Financial concerns are on the mind of consumers so much so the Westpac Melbourne Institute Index of Consumer Sentiment fell by 1.6 per cent from 96.1 in March to 94.5 in April.

Bill Evans, Westpac chief economist, said the index is now at its lowest level since August last year when consumers were very concerned about the global outlook and warnings from the Reserve Bank.

“This result comes as a mild surprise,” he said.

“With conditions in the global economy improving and commentators interpreting the Reserve Bank Governor's latest statement as hinting strongly that rates are likely to be cut next month it seems surprising that households would have a negative reaction in April.”

According Evans, there was great disappointment in the Reserve Bank which failed to deliver a much needed rate cut but the guidance from the Governor's Statement was quite encouraging.

Other factors that influence confidence appeared to have a mixed impact in April with the share market up 3.3 per cent; the Australian dollar down 2c against the US dollar and petrol prices up 5c to $1.50 a litre.

“There is a very disturbing message in the movements of the components of the Index,” Evans said.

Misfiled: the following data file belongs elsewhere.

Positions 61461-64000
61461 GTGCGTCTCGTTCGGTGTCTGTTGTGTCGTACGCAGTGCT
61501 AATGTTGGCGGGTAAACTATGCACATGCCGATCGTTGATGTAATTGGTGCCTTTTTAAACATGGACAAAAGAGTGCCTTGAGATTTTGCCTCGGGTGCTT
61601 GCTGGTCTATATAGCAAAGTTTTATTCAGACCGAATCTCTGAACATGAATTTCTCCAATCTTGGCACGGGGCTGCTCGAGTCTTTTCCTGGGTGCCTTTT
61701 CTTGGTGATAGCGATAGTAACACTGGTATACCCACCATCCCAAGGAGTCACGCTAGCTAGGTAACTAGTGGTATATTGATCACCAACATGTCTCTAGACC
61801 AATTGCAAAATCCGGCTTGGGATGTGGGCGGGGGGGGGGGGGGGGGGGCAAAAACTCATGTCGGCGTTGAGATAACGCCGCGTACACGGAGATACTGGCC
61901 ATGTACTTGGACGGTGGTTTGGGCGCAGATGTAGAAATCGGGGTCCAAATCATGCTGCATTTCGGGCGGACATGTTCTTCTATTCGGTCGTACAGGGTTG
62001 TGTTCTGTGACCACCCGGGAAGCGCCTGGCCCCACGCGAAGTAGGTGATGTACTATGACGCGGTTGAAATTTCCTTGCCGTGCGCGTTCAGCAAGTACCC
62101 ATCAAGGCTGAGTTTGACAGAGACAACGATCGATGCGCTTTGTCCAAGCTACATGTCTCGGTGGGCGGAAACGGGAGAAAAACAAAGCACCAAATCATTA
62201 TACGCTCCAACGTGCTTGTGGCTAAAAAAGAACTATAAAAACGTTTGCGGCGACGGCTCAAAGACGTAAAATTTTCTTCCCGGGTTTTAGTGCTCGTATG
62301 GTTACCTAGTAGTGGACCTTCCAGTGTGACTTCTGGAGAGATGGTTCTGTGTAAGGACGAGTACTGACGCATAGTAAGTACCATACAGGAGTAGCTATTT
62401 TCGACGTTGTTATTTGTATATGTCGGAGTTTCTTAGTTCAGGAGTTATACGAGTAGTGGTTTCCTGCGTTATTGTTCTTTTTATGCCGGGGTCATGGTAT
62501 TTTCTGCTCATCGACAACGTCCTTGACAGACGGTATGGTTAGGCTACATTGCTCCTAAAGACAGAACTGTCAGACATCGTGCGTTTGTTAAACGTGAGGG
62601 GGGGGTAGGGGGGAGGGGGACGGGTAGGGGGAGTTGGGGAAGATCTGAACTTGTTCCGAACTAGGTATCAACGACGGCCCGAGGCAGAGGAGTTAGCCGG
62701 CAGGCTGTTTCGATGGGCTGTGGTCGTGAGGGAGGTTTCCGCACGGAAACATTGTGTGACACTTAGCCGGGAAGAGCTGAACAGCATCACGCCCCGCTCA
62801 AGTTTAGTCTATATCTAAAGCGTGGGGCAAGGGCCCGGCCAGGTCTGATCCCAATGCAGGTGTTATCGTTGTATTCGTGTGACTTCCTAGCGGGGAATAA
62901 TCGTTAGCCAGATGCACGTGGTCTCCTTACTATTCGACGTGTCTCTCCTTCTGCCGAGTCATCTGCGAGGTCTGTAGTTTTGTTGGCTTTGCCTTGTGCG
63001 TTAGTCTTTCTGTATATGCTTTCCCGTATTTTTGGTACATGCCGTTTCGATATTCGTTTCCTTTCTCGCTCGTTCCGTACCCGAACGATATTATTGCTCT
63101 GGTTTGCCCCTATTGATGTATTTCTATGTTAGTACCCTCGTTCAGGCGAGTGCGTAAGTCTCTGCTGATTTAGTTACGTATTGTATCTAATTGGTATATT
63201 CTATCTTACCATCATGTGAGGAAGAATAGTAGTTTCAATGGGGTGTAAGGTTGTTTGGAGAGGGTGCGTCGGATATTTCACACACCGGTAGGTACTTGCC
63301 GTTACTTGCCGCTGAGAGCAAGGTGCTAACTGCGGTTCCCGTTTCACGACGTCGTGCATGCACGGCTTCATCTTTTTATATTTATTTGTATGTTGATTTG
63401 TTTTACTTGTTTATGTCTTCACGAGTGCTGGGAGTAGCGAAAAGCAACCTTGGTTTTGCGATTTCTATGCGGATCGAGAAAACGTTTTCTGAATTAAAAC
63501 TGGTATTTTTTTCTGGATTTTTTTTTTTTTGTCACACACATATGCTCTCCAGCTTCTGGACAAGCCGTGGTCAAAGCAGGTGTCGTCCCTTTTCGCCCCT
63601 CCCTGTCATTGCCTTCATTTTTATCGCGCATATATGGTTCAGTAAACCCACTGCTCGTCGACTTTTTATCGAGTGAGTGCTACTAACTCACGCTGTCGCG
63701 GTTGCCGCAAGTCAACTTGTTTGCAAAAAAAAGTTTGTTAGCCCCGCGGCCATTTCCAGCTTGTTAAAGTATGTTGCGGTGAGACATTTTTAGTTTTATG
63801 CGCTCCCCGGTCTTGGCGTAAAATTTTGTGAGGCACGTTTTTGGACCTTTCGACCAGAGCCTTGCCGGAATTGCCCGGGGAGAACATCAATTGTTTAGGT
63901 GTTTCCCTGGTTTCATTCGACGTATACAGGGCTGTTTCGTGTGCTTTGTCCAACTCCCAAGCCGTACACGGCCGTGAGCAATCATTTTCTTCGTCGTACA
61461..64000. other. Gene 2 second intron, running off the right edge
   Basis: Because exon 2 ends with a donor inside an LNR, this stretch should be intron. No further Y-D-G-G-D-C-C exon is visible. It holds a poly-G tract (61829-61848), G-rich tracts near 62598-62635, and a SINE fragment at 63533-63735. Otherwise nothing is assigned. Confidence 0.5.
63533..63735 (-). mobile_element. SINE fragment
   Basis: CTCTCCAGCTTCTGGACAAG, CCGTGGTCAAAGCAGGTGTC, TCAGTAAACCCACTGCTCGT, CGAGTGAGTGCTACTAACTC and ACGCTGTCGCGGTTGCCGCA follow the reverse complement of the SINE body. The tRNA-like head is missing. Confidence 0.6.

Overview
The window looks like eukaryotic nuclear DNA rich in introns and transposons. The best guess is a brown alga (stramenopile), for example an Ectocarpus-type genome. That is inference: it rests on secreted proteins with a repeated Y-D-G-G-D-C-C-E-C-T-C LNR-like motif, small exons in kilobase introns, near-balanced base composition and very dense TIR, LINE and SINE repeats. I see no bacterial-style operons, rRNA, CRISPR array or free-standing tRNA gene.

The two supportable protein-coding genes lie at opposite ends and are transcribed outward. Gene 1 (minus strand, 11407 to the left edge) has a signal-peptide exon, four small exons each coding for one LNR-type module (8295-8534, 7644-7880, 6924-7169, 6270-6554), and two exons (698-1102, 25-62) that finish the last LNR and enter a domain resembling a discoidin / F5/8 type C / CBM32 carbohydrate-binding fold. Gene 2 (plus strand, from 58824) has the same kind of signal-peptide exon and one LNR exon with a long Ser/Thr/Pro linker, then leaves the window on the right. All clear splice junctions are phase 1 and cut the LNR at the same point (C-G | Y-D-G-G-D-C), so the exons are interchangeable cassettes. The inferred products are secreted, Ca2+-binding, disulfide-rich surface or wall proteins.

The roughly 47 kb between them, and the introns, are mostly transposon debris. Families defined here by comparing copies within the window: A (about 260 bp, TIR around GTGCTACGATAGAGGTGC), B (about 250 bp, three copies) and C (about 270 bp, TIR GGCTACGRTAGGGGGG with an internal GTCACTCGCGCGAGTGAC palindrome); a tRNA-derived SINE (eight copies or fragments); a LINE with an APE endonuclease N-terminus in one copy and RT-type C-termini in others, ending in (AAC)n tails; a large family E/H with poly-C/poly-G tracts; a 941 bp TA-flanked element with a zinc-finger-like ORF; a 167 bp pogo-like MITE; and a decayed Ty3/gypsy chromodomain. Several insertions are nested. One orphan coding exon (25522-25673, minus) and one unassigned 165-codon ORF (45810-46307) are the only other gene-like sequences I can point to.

Attitudes towards purchasing housing and motor vehicles deteriorated. The index tracking views on "time to buy a dwelling" was down by 0.3 per cent but at a relatively solid overall level while the index tracking views on "time to buy a vehicle" fell sharply by 4.9 per cent, possibly reflecting recent petrol price rises.

Respondents' spending behaviour is likely to be considerably influenced by how they assess their own finances. As such, the very weak reads in April are of significant concern.

“With fears of rising interest rates or a second global financial crisis having eased we can only conclude that concerns around job security; house prices; high debt levels; petrol prices; utility costs; and uncertainty around the imminent introduction of a price on carbon, are weighing heavily on households' concerns about their financial position,” Evans said.

“The results of this survey should be sending a very clear message to the Reserve Bank that Australia needs lower interest rates. The Board will get its chance to deliver a lower overnight cash rate at its next meeting on May 1.”